For those who wish to witness traditional Chilote life in settlements where time seems to stand still, there are few better places to do so than Chiloé’s east coast. If you have your own vehicle, take the gravel roads to tiny, sleepy coastal villages, where on a grey and misty day you can almost imagine the characters from Chiloé’s mythology coming to life. Those without their own wheels can cross over to the island of Quinchao, characterized by its rolling farmland, small towns with striking traditional churches and the busy market in Achao, attended by sellers from neighbouring islands.
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For some, ISLA QUINCHAO is the cultural heart of the whole of Chiloé. Rich in traditional wooden architecture, this island is a mere ten-minute ferry ride from Dalcahue. A paved road runs across Isla Quinchao through the only two towns of any size, Curaco de Vélez and Achao, both of which offer a taste of traditional Chilote life.
Twelve kilometres from the ferry terminal, Curaco de Vélez comprises a couple of streets of weather-beaten shingled houses set around a beautiful bay and bordered by gently rolling hills. The Plaza de Armas features an unusual sight – a decapitated church steeple, docked from the top of an old church, and a bust of locally born hero Almirante Riveros, who commanded the fleet that captured the Peruvian, ironclad Huáscar during the War of the Pacific.
Fifteen kilometres southeast of Curaco lies the fishing village of ACHAO with its scattering of houses clad in colourful tejuelas (shingles), set against a backdrop of snowcapped volcano peaks across the gulf. It is famous both for the oldest church in the archipelago and a couple of simultaneous festivals in early February: Encuentro Folklórico de las Islas del Archipiélago, a folk festival that draws musical groups from all over Chiloé, and Muestra Gastronómica y Artesanal, which gives you a chance to both sample traditional Chilote cuisine and pick up the handiwork of the archipelago’s artisans.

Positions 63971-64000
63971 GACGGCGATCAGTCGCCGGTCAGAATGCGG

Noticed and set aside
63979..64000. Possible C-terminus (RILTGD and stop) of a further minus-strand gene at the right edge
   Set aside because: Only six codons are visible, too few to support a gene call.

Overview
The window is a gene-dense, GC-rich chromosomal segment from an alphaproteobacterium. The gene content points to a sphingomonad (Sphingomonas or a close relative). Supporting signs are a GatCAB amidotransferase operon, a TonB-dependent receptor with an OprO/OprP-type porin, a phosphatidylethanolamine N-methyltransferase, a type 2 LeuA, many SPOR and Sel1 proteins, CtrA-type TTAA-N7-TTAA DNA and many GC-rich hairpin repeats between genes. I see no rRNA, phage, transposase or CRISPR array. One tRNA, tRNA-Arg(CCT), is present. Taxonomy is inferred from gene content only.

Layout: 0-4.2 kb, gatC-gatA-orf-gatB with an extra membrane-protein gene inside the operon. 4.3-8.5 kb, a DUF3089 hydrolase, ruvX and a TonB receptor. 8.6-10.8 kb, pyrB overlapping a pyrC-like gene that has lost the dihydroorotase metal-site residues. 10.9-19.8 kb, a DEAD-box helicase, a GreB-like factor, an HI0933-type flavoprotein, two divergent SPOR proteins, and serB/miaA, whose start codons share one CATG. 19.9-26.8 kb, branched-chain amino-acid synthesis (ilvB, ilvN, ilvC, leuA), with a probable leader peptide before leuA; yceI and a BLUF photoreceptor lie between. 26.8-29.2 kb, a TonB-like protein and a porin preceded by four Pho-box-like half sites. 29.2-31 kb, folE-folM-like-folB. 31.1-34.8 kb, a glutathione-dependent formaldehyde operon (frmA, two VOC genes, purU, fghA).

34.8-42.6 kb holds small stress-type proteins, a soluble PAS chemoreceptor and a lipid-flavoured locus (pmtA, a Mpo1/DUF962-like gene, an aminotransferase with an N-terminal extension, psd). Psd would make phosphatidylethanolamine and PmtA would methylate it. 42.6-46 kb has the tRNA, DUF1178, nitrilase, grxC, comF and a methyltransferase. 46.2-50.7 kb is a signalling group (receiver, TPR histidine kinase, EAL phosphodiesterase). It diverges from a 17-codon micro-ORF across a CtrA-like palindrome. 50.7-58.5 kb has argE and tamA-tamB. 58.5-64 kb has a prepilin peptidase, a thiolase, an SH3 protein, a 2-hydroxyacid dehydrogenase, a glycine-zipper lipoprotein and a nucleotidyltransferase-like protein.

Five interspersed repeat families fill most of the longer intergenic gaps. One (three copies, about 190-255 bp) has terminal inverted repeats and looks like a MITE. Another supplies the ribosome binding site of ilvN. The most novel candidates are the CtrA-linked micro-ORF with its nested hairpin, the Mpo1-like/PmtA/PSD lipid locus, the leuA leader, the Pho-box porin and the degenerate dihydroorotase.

Achao is a living museum of Chiloé’s cultura de madera (woodworking culture). Dominating the Plaza de Armas and dating back to 1764, Iglesia Santa Maria de Loreto is a prime example of a typical Chilote church and is thought to be the oldest one in the archipelago. The main framework is made from ciprés de las Guaitecas and mañío, a tree still common in southern Chile. The original alerce shingles which covered the exterior have mostly been replaced with ciprés boarding. Restoration work is a constant and expensive necessity – if you look around the luma wood floorboards, you can see the church’s foundations, a rare glimpse into the way these old buildings were constructed. All the joints have been laboriously fixed into place with wooden plugs and dowels made from canelo, another type of Chilean wood.